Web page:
The gang of three

The chief executive of Knowsley Borough Council Sheena Ramsey left her post this week with little or no fanfare.

Her departure was officially said to be driven by ‘cost cutting’ although speculation around child care services, or even a fall out between her and the council’s leadership have been rife.

Whatever the reason, the reality of financial pressures across the city regions local authorities is acute – and is set to get worse with further budget reductions on the way.

Largely behind the scenes, Liverpool councils have done deals to share back office services, and despite the many fall outs that are usually very publically aired at Combined Authority level, there has been genuine progress in administrative co-ordination and savings.

This still doesn’t get local councils anywhere near meeting the reductions that have been demanded by the austerity agenda embarked upon by the coalition government and, it has to be said, likely to be continued by whichever party wins power at the General Election next year.

Library closures, community and leisure centres disappearing and the third sector decimated, how long will it be before even the statutory provision that councils are duty bound to provide begin to be a thing of the past? Already many such services are said to be at breaking point.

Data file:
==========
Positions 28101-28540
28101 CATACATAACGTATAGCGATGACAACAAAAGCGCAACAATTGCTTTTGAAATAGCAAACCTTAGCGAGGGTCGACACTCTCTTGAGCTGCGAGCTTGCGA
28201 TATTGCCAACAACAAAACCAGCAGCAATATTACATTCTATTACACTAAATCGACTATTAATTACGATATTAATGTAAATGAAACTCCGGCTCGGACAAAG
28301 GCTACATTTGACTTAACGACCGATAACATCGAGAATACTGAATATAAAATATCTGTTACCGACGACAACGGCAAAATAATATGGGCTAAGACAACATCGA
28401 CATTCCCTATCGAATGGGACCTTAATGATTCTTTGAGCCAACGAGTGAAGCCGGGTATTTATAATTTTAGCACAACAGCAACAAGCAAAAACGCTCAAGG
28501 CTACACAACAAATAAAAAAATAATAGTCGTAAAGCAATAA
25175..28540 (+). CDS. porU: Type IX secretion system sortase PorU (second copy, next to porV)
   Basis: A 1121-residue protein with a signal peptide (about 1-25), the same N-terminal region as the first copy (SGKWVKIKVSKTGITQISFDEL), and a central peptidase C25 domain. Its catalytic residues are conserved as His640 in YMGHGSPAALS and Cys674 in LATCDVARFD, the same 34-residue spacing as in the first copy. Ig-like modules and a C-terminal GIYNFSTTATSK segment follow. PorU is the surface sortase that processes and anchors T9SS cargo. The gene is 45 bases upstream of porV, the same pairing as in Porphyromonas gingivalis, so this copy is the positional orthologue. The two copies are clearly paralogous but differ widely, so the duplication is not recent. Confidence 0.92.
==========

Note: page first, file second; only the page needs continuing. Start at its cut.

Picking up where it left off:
The arguments about a more co-ordinated, streamlined organisational structure at city region level have been well made by Downtown and many others in recent years. The multiple layers of governance seem at best unnecessary and at worst wasteful.

But with the removal of a chief executive on the grounds of ‘cost cutting’, has the agenda and debate about simply stacking the existing deckchairs more effectively and efficiently moved on?

If Knowsley cannot afford a chief officer then how long before Sefton or even Liverpool is in the same boat? Could these three separate local authorities share a chief executive? Could they share a chief Education Officer, a head of social services? Indeed, is it time to seriously debate merging Liverpool, Knowsley and Sefton and creating a Greater Liverpool council – resulting in not only millions of pounds worth of savings, but a more coherent model of governance.